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How to Decorate a High Energy, Bright Room: 3 Case Studies

Posted on January 31, 2016 by KylieMawdsley


Ideas to Decorate a High Energy Room

Partner post to: Decorating Ideas for a Low-Energy or Dark Room

What is a high energy room?

A high energy room has an abundance of natural light and reflective surfaces.

And while this is generally a FABULOUS thing, it can also be overwhelming if you add too many high energy items to a room that is already full of beans. Every room needs a BALANCE between items that add energy and light to a room and items that ABSORB energy and light (like me in a room vs Tim in a room – hehe).

Items that raise the energy in a room

  • Glass and mirror (framed pictures/windows/mirrors/accessories/table tops/etc…)
  • Lamps and other artificial lighting
  • Natural light
  • A cheerleader (hubby says that every room needs a few of these)
  • Shiny horizontal surfaces such as shiny wood, tile or laminate flooring
  • Carpet with sheen
  • Countertops with a highly reflective surface
  • Shiny paint finishes (trim or walls)
  • Shiny furniture material (leather/vinyl/fabric)

Every room should have a balance of items that add energy and absorb energy

High contrast whtie kitchen with black countertops and farmhouse stainless sink. Kylie M interiors

If you have a room that has tons of natural light, you will want to balance that out. Why? Because a room that has TOO much energy bouncing around won’t feel restful as the light in the room will bounce from object to object without being absorbed. The room will only feel restful once the sun goes down.  And funny enough, it’s easy to see a dark room and know that it needs to be fixed, but it’s harder with a bright room because sometimes you don’t know something is wrong until you fix it. And once it is fixed, not only will your room take a deep breath – so will you!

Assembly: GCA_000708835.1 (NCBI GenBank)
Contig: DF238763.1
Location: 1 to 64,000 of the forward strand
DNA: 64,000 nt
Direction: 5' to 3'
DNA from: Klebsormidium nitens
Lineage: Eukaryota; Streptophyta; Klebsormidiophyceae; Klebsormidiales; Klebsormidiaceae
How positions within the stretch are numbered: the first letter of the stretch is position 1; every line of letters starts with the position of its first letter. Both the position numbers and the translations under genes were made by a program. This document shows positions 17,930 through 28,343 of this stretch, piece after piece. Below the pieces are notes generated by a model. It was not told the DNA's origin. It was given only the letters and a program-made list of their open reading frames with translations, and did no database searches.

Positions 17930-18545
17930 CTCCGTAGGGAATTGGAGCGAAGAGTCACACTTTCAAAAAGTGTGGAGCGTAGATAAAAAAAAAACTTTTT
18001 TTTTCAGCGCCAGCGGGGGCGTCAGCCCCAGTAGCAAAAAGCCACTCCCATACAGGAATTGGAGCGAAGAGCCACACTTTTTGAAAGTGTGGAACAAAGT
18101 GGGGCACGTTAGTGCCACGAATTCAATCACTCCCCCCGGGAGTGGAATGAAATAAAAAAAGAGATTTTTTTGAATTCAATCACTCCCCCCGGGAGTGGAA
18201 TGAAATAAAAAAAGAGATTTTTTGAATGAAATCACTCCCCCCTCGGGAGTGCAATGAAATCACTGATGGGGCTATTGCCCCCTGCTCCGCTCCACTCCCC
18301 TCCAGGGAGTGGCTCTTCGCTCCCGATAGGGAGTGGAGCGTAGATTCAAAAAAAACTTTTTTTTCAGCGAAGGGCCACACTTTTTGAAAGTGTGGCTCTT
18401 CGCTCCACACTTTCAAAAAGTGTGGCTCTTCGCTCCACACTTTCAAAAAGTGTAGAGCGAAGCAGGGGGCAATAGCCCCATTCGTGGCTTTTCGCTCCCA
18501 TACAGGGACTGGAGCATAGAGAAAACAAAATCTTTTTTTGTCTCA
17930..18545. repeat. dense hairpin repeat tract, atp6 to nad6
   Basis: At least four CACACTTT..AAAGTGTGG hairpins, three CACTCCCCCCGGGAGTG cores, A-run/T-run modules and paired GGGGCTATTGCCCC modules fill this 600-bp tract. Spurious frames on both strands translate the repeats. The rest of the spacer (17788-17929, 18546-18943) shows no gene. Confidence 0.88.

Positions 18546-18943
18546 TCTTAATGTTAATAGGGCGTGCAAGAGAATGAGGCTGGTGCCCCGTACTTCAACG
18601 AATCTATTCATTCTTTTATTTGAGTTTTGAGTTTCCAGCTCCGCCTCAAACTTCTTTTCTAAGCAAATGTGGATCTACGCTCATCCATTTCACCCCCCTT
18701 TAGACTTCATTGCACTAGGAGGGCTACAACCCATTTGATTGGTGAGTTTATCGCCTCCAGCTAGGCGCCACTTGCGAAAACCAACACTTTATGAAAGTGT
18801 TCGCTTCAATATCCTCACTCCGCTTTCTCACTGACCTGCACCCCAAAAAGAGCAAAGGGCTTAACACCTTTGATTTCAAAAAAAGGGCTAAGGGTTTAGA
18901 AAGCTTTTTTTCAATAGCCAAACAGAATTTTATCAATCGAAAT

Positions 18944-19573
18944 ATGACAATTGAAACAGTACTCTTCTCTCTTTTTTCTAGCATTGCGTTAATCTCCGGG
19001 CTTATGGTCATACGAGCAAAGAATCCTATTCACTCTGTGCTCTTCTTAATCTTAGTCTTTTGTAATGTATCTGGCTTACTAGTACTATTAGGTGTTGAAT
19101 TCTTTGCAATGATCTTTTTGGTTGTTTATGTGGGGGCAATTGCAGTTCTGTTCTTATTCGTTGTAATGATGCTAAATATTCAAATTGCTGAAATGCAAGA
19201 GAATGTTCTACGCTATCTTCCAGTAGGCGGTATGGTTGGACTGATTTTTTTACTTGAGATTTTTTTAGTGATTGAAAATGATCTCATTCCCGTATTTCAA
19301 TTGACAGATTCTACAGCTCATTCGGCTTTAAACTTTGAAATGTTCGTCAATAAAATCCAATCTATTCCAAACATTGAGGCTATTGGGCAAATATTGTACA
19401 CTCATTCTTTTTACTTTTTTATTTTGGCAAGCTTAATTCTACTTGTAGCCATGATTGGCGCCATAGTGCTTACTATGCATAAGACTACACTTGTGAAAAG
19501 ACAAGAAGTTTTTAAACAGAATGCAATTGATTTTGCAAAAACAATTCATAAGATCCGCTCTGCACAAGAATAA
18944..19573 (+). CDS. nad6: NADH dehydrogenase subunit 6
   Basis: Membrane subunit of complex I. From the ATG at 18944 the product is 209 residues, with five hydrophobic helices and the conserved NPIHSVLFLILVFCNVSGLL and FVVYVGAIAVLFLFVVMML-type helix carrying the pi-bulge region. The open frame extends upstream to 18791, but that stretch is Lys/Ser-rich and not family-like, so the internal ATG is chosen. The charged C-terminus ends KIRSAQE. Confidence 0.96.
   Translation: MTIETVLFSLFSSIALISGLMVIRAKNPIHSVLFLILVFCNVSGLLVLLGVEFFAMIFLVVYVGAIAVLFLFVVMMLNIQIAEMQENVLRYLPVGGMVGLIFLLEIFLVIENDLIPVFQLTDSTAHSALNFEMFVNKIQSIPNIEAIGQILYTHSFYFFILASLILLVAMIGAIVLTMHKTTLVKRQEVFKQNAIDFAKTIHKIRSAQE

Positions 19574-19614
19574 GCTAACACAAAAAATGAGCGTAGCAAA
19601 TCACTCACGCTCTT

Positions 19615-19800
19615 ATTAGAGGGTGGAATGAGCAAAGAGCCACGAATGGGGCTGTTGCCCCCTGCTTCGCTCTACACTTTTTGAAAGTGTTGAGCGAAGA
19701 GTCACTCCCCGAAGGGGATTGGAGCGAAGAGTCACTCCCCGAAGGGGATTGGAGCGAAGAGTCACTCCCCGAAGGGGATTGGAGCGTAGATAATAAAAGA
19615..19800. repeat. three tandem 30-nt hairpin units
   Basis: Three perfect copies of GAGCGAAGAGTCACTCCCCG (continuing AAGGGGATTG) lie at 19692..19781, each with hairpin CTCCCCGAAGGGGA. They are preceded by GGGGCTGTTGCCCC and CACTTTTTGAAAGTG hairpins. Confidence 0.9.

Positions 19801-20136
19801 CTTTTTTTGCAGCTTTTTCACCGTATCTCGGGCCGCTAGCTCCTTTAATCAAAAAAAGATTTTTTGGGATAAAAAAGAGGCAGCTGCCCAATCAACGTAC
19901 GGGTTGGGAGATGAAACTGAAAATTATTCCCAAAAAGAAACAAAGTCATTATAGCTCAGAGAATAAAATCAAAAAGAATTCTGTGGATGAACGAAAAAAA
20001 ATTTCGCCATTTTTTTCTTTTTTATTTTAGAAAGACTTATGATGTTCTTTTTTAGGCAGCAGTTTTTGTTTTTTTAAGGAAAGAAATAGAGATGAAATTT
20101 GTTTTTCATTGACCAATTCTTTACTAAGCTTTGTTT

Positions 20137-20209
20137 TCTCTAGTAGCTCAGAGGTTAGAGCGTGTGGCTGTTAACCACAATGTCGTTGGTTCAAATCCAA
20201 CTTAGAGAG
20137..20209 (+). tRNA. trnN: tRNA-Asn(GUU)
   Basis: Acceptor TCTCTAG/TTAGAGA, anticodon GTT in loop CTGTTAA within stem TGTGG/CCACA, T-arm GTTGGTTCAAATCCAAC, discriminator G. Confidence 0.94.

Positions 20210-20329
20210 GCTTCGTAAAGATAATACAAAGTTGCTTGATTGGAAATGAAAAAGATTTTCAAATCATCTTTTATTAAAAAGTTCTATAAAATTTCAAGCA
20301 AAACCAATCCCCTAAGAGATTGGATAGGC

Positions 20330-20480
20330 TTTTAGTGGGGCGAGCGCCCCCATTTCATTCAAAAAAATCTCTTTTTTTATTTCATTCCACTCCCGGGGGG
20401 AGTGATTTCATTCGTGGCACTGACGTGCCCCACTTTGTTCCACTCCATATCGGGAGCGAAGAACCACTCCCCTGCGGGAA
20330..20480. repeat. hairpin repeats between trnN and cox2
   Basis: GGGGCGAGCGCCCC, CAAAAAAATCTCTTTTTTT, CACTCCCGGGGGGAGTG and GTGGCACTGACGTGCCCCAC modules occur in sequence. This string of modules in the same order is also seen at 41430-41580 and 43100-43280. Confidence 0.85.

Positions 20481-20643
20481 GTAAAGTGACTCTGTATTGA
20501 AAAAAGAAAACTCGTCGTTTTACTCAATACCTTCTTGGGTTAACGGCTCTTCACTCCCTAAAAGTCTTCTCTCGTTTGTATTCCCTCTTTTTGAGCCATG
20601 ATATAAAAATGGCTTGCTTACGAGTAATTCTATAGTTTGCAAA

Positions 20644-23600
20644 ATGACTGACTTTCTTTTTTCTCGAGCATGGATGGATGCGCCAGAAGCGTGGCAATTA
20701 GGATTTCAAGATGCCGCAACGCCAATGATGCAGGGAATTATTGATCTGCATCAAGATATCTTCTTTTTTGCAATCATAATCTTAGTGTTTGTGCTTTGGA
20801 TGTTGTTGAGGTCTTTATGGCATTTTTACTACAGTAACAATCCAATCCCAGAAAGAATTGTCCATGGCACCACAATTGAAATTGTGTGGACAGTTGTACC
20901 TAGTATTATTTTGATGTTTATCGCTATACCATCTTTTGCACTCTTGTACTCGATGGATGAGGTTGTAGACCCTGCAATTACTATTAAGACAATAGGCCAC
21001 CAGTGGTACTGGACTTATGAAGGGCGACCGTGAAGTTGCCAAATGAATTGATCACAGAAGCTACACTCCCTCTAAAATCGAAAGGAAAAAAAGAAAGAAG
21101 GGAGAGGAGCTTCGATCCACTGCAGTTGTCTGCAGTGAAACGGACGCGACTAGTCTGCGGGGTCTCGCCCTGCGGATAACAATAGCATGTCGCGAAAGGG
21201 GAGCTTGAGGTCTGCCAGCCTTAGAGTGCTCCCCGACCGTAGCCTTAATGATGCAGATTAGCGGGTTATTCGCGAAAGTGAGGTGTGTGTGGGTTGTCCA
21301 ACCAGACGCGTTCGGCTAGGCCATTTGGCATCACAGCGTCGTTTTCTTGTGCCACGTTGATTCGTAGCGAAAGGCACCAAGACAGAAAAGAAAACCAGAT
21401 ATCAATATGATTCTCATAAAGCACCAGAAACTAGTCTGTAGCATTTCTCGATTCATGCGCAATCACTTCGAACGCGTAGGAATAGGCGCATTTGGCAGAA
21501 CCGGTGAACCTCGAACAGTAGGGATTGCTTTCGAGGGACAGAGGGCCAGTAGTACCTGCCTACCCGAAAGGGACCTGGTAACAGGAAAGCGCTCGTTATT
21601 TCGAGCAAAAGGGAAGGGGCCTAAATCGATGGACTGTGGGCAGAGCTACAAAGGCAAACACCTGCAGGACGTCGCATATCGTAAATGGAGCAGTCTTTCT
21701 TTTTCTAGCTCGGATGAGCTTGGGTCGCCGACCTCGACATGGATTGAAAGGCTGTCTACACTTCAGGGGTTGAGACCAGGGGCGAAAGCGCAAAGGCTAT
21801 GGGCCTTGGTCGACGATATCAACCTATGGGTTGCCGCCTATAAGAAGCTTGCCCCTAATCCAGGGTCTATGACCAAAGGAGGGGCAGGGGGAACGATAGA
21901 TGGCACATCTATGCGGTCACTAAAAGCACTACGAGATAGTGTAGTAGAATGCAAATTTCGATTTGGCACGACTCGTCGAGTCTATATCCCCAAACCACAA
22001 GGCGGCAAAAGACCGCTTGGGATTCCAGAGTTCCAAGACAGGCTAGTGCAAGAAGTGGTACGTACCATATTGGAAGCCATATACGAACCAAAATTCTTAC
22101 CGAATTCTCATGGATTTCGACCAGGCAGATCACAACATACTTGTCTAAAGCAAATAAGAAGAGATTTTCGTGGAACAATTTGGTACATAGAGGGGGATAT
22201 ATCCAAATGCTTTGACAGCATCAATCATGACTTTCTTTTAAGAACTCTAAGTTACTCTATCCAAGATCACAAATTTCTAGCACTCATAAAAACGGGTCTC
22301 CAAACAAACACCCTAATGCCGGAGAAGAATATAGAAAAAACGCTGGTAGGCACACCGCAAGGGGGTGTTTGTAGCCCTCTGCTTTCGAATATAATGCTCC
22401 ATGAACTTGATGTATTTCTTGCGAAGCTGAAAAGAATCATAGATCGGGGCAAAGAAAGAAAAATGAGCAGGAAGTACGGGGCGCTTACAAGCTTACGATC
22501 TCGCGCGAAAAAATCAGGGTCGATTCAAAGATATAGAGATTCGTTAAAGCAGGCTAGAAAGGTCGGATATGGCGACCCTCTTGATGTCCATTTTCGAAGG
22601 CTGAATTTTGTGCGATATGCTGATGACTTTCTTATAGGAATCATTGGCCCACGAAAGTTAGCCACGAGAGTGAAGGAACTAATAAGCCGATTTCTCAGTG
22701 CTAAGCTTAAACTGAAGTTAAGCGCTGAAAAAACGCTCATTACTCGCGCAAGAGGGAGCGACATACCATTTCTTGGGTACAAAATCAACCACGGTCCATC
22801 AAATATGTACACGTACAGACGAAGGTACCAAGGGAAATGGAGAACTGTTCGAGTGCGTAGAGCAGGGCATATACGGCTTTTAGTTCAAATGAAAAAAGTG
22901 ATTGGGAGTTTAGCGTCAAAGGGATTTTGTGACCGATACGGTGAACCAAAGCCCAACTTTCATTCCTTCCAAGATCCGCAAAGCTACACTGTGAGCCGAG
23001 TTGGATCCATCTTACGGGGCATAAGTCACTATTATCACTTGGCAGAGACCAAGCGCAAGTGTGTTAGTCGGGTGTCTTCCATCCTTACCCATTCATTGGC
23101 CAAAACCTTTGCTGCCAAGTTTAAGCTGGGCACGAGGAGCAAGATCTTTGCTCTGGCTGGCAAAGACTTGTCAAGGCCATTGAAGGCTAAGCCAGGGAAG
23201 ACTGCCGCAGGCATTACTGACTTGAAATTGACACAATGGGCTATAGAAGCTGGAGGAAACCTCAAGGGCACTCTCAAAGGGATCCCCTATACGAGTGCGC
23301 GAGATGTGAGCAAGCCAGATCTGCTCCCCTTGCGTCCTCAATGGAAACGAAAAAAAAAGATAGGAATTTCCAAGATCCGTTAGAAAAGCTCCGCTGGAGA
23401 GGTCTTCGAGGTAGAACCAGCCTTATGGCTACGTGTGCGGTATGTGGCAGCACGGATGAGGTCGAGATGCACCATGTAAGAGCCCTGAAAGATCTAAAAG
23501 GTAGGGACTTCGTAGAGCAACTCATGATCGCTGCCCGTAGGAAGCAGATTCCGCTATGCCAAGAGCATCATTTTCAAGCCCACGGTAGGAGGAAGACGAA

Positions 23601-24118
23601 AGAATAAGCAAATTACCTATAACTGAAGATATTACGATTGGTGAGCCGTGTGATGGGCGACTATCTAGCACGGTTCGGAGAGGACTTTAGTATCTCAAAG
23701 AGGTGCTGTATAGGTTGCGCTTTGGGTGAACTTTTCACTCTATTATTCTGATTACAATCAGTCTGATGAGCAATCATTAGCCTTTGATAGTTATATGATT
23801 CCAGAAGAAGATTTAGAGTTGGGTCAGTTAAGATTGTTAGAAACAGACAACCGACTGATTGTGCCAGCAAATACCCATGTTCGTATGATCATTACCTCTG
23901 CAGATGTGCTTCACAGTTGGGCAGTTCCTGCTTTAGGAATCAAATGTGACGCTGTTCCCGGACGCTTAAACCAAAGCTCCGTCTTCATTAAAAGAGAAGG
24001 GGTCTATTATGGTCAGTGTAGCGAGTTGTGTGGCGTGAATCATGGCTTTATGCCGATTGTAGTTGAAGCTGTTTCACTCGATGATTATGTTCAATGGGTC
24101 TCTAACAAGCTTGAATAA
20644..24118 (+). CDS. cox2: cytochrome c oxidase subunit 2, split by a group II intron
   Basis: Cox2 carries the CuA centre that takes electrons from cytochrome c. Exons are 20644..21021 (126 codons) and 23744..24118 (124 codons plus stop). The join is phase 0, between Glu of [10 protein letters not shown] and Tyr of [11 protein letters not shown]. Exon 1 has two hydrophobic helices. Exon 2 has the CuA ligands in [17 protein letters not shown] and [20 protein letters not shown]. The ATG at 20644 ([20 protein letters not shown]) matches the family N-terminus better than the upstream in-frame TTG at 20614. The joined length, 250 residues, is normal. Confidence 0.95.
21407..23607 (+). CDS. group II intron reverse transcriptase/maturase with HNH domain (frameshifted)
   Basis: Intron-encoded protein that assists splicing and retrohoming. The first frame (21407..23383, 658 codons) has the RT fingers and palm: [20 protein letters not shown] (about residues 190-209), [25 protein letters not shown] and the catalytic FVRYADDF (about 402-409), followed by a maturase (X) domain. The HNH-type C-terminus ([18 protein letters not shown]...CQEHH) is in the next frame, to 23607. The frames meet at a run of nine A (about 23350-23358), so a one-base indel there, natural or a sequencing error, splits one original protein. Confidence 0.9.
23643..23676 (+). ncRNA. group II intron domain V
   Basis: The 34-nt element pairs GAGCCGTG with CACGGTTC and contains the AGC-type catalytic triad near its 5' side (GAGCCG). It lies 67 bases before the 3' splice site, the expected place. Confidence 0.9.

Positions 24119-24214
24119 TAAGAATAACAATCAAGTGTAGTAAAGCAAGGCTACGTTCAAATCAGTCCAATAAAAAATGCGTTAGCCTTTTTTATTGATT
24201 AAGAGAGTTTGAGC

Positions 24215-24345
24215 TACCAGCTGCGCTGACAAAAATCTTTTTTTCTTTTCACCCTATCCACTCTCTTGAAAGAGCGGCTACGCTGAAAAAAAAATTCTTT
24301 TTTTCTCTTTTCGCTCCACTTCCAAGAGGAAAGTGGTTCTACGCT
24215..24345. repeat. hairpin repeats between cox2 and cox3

How to decorate a bright room. Kylie M Interiors Edesign, online paint color consulting

How to Lower the Energy of a Bright Room

Items that lower the energy in a room

  • Horizontal wood surfaces with a matte finish
  • Canvas style artwork or wall hangings with low/no sheen
  • Accessories that do not have a shiny/reflective finish
  • Matte finish metal (lighting/hardware)
  • Low-sheen fabrics
  • Paint finish on walls or furniture that is low-lustre or no sheen
  • Texture
  • Paint colour with a lower LRV (50-)

When it comes to accessorizing a high energy room, it’s good to follow the 80/20 rule – 80% low energy items and 20% high energy items


South Facing High Energy Room – Case Study #1

How to change the energy in a bright and light south facing room with home decor and artwork. Shown on fireplace with vaulted ceiling, wall and beige carpet by Kylie M Interiors

This living room gets a daily, intense hit of southern light from a large expanse of windows, here’s how I remedied this…

  • Canvas artwork. A mirror would have bounced that light around the room even more. By choosing a canvas piece without a glass frame over it, we absorbed some of that light coming in and slowed things down a bit
  • Accessories. The décor has a mix of sheens and colours to complement the beautiful, original tile surround. Each piece has a different sheen level, but none are overpowering or super glossy
  • Wall colour. The medium depth wall colour (Benjamin Moore Smoked Oyster) has a lower LRV, which means it doesn’t reflect much light back into the room and actually absorbs a bit of it

Read more:  The Best Paint Colours for a South Facing Room